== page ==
Apple is also planning to launch its own fleet of EVs. After having revolutionized the smartphone and computer experience, will they be able to perform new miracles on the road?
Apple is designing cars: Project Titan
While we do not know anything about what the car will look like, there have been words that Apple was to come up with a self-driving car, which may include its very own battery technology. According to a person working for the project that did not wish to be named, Apple's new battery design could prove to radically reduce the cost of production, while at the same time offer a much wider range.
Unlike companies like Waymo, which plans to build a fleet of self-driving robotaxis, Apple is aiming to build a private vehicle for consumers of the mass market.
The project has had its ups and downs since its start back in 2014. The titan did not progress much in the first years, so much so that Apple even laid off 200 people of the project in 2019.
The day-to-day operations of the project is led by Doug Field, who returned to Apple after having worked for Tesla, where he used to be the senior vice president of engineering and one of the key executives behind the Model 3. Field makes a solid project manager with a strong expertise in the car industry. This might also indicate that the Apple car will be more "Tesla-looking" than "Waymo-looking", but nothing is set in stone just yet.
An fan-made design of what the Apple car could look like (source: Notebook Check)
The challenge of making vehicles for an electronics and software company
Even if Apple has all the cash it needs to do pretty much anything – exaggeration, but you get the point – the making of the vehicle remains a big challenge, as the supply chain is very long and complex. The making of a car is worlds away from the creation of an iPhone. The idea is summed-up quite well by an associate of Project Titan: “If there is one company on the planet that has the resources to do that, it’s probably Apple. But at the same time, it’s not a cell phone.”
Sources have said that Apple would most likely rely on a manufacturing partner to create an assembly line, although we do not have information about which company this may be. All we know is that apple has been talking with Magma International Inc. However, the discussion stopped when Apple's plans became unclear in the past few years.
The company aims to start production in 2024, but other sources said that pandemic-related delays could push the project back as far as 2025. In the end, on a profitability basis, the biggest challenge holds in on word: volume. According to the anonymous person, an assembly plant is viable only when it is able to deliver 100'000 vehicles annually. A tough challenge indeed, even for Apple.
“It would seem to me that if Apple develops some advanced operating system or battery technology, it would be best utilized in a partnership with an existing manufacturer under license,” said Trip Miller managing partner at Apple investor Gullane Capital Partners. “As we see with Tesla and the legacy auto companies, having a very complex manufacturing network around the globe doesn’t happen overnight.”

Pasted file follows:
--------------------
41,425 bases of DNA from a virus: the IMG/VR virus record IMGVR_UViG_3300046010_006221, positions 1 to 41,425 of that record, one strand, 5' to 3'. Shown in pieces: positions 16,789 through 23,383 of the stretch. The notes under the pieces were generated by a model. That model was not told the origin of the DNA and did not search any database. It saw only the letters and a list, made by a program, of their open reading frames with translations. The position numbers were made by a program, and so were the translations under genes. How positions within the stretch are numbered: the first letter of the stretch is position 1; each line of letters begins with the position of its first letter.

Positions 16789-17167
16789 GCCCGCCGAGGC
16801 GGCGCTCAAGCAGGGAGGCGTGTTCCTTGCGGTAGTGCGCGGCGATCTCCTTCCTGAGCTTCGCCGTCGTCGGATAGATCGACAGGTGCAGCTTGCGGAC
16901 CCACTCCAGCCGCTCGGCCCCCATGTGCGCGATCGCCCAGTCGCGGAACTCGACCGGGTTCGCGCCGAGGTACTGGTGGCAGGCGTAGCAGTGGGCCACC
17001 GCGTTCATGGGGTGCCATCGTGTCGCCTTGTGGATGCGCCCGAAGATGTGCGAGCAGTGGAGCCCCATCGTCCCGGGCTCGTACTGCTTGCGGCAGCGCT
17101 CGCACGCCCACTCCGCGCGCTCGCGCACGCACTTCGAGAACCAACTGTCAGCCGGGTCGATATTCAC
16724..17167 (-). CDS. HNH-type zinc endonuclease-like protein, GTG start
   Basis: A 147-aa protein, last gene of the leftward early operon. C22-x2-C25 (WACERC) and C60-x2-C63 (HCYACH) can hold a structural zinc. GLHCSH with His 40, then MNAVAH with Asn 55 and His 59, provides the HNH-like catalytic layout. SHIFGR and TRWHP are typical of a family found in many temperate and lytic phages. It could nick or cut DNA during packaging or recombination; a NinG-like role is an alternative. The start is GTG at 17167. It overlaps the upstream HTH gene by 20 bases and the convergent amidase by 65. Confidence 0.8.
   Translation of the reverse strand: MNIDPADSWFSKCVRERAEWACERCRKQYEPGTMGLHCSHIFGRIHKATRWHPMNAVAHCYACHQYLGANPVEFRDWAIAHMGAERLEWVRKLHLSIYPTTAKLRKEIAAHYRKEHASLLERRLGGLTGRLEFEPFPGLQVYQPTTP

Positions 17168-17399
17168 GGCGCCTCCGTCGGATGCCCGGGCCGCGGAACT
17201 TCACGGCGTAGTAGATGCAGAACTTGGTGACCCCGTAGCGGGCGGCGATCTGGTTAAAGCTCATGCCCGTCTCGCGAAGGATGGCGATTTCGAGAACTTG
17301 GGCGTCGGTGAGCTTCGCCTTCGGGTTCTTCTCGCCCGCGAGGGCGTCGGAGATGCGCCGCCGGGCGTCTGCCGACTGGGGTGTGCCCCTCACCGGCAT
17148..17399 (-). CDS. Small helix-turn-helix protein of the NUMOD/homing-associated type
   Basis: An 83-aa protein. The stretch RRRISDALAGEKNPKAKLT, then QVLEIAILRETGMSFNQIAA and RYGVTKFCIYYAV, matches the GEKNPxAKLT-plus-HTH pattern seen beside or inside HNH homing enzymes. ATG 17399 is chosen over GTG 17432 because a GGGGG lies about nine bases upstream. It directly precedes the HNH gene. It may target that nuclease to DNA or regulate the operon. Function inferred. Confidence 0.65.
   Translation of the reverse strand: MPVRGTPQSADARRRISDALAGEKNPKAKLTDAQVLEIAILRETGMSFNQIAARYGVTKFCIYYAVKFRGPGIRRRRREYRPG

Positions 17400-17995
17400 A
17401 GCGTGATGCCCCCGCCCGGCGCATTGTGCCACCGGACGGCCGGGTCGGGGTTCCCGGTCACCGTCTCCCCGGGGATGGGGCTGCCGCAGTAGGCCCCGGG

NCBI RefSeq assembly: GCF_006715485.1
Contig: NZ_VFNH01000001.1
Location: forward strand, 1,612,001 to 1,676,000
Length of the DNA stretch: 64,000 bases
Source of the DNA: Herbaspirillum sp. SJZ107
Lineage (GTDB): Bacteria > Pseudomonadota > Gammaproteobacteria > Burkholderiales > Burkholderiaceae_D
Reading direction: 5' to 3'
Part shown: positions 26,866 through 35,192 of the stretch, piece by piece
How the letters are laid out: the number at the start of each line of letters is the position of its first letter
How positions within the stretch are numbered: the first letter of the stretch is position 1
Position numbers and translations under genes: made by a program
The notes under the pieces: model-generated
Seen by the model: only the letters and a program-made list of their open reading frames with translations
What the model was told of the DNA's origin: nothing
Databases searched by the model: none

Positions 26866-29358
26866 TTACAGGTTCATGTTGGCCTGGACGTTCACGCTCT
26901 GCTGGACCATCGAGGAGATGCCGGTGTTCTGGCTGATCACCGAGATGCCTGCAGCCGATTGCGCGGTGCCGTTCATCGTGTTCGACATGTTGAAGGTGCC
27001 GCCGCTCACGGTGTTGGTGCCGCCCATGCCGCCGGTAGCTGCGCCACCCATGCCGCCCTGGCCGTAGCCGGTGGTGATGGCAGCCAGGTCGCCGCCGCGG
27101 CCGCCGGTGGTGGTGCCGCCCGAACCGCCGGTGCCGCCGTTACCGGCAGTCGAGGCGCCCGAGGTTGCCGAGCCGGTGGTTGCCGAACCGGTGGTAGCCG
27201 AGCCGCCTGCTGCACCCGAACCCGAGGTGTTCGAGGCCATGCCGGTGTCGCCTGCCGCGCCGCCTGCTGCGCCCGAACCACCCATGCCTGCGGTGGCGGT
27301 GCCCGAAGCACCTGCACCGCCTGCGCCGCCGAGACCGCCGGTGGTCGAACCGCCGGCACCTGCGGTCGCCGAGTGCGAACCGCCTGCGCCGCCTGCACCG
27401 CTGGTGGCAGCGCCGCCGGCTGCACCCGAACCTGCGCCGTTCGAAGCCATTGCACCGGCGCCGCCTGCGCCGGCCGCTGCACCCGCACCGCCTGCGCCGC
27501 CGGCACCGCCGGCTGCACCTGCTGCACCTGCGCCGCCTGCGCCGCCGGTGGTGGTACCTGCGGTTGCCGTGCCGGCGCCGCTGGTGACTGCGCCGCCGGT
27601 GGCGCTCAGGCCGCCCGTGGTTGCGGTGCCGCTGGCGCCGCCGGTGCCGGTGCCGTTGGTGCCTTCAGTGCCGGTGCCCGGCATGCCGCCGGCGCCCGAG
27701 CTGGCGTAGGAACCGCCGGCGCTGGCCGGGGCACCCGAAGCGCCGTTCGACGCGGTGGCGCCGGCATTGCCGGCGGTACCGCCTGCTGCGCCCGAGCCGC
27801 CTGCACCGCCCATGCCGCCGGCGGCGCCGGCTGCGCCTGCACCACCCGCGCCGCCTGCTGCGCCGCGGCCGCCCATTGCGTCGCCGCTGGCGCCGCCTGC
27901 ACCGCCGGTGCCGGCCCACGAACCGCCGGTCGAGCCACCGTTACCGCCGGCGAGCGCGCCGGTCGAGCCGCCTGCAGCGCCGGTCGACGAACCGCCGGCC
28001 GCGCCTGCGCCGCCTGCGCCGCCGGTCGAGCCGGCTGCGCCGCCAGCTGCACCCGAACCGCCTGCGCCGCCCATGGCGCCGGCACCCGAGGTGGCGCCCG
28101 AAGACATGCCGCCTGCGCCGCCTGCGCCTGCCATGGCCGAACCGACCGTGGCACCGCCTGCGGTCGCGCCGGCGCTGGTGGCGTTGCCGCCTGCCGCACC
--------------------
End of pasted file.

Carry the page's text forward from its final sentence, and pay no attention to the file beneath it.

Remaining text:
Finally, let us remember that it took Elon Musk 17 years before Tesla could show a profit selling cars. The project could still be a long road for Apple, especially the time where it will reach profitability.
One of the early mock ups. Arguably one of the ugliest models I have seen (Source: Motor Trend magazine)
Picking the best existing technology
As mentioned previously, Apple could come up with a revolutionary battery design. This would be a "monocell battery" which basically bulks up the individual cells in the battery and frees additional space inside the battery pack. More space would mean that more active material can be packed in the same volume, giving the vehicle a wider range capability.
Apple is also working on a chemistry for the battery called the lithium iron phosphate (LFP), a chemical less likely to overheat and is thus much safer. "It's the next level," said people inside of apple, "like the first time you saw the iPhone".
As for the self-driving part Apple will ask outside help for sensors for example, lidar sensors, which help the car have a three-dimensional view of its surroundings. Even if they need help to develop this, it is likely that they can capitalize on their internally developed lidar units, which are featured on the iPhone 12 Pro and iPad Pro.
Shares of Tesla ended 6.5% lower on Monday after their debut on the S&P 500, while Apple Shares rose 1.24% following the announcement.
I am no Apple fanatic, but if they manage to enhance the driving experience in the same way that they revolutionized the phone experience, I am very much looking forward to seeing what they will come up with.